I agree i use matt on all my boats and all hold up to the job in fact i had a t boat i made crash the other weak with minimal damage to the hull even though the motor broke its mounts on impact.Someone i know did a similar thing with an aeromarine avenger a cpl of years ago and the whole front end was a right off,i believe they use cloth in the layup.That should give you a good indication of how strong matt can be.Cloth looks nicer but unless you go for a more expensive multi weave cloth or as Mike says lay the next layer at 45% to the first im not so sure its stronger.Ive been doing 3 layers of matt of late and the hulls come out light and strong.On my last hull i used 600 csm and split it into 3 layers the first been very thin then i layed the others directly on top using the same batch of resin,you need to work fast and it takes practice to get the process right.Sometimes i lay a thin layer of cloth on top just to please the eye.This made for a very light hull but very strong,i know of a company who use one layer of 600 in one go which i wouldnt advise as its very thick and hard to wet out and get into contours and corners etc.Oh ive also dropped a cpl of hulls and had no structural damage apart from a cpl of scratches so i supose that counts as a drop test .
    Mart
    Waveridermouldings,Manufacturer of quality race proven Hulls.

  7. #7

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    RE: Question about Fiberglaass layup

    Andy loads up his pick-up with a couple of hulls, goes to Kmart after closing, lines up a concrete light pole, gets going 35 mph and throws the hull nose first into the concrete pole. That's his "Drop test". For the High frequency vibration he lays up panels of glass the same thickness he would use in his hulls, jacks up the rear of his tractor, starts it up, gets the wheels turning and clamps the panel to a saw-horse and pushes it into the tractor tread a set distance.

  8. #8
    Dreamin Hemi's Avatar
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    RE: Question about Fiberglaass layup

    Not sure how a tractor tire could possibly adminster the "high frequencies" generated that a gas engine delivers at 12,000+ rpm. Suppose I should have stated this "drop" test that appears to be of interest. Taking one of my older hulls RTR so full weight slammed into rocks, ran over by full scale boats while operating (oops), run into banks (more like launched into the air landing upside down 20 feet away). All extreme real world type torchure tests have not showed signs of fracture or delamination, just gelcoat chips and paint scratches. So yeah, I'll toot my own horn and back up the way I choose to do things.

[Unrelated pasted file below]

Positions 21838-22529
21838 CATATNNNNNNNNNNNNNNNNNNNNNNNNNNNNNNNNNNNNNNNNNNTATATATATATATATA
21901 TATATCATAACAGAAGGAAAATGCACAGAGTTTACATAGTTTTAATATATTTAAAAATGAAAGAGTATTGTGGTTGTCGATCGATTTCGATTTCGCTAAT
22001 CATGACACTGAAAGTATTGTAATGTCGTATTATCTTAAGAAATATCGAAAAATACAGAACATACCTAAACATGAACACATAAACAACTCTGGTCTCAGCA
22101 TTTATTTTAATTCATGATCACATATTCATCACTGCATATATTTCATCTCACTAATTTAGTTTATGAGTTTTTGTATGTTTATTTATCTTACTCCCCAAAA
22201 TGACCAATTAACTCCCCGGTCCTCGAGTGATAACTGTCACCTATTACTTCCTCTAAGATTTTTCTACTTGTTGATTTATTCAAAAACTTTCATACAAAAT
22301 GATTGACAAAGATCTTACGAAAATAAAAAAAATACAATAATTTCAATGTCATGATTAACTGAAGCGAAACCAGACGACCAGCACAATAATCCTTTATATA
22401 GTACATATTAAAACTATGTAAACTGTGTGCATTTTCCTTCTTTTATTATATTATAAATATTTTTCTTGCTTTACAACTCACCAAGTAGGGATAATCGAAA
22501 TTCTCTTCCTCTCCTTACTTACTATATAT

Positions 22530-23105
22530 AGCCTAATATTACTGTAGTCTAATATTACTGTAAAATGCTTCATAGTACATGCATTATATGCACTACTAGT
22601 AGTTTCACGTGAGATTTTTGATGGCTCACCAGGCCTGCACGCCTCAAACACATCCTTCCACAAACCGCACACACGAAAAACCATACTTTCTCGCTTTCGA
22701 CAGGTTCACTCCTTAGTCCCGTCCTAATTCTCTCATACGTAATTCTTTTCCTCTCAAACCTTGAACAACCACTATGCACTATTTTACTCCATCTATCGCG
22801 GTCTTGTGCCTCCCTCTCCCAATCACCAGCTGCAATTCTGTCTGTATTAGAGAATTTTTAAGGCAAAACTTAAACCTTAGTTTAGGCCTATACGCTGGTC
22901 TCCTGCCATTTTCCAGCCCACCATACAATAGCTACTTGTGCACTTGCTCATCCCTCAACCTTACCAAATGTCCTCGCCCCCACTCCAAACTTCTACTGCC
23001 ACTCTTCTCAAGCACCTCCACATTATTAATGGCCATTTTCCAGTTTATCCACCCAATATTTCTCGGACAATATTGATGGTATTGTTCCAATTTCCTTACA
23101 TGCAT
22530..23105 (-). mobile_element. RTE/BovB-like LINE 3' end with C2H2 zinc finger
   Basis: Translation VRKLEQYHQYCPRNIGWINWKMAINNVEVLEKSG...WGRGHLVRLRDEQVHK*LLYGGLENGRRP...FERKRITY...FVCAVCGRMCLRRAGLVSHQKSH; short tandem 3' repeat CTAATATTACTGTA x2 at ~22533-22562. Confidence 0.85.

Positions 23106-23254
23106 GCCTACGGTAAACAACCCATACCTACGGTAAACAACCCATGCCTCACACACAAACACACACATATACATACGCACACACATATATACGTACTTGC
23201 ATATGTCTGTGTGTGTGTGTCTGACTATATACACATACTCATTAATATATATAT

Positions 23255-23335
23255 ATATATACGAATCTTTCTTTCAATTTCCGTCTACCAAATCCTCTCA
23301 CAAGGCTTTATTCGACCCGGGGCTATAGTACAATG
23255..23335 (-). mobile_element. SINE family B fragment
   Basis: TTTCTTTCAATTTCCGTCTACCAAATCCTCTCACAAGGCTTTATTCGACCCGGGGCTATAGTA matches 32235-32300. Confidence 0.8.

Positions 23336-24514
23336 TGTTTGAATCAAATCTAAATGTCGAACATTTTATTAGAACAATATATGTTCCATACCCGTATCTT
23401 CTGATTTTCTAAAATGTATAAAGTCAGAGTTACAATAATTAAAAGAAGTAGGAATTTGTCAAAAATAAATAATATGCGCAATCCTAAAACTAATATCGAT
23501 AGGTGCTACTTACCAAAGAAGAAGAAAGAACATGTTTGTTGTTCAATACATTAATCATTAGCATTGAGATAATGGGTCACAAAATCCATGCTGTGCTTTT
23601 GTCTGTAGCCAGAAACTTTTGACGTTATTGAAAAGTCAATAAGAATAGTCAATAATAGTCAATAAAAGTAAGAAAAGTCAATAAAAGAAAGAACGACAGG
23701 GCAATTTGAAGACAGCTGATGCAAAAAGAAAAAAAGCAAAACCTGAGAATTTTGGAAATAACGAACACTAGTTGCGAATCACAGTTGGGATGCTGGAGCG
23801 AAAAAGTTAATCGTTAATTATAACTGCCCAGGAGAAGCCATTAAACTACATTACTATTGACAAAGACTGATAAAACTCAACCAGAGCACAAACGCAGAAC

Never said mat wasnot good to use, but try to tear one layer of mat withhardened resin, then try the same tear with cloth. I guarantee you won't be able to tear the cloth.The way I do things are based on several things including multiple tries at different layups with my students at a tech school.Probably150 tests eachsemester with students trying different layups testing for strength and weight using pressuretesting machines in the lab/shop. Most my professional reasons for doing the way I do comes from real world tests and utilizing my degrees in structures engineering and technical education. Forgot to mention the experiences I've had working with fiberglass and body shops to allow me to fund my college education......but what do Iknow . To each his own.


    Mart: Just FYI, separating a single mat layer "3 times" will not make your laminate any stronger than applyingthat layer atone time. It's already random in pattern. You'll justprobably use more resin. Been there, tested that theory probably ay least ahundred times or more with my students.
    These opinions expressed here are my own and may not necessarily represent the views of RCUniverse.com

  9. #9
    martno1fan's Avatar
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    RE: Question about Fiberglaass layup

    Thing is Scott it does come across as you are saying mat is not good enough but as ive allways said to you for model boat manufacturing its perfectly fine to use.The AC boats are some of the best boats in the world as regards reputation so if its good enough for them its good enough for me.I know splitting my mat into 3 wont make it stronger i never said it would i was just saying how i did the last one.Seeing as its what i had left i used it and it makes life easier to use it in thinner layers rather than one thick layer.I didnt use any more resin either i used arround the same amount.Some of the weakest boats ive seen are made from 4 layers of cloth and no matt ,theyre paper thin and weak as well i cant say the word here.I can say theyre made in China [X(].
    Mart
    Waveridermouldings,Manufacturer of quality race proven Hulls.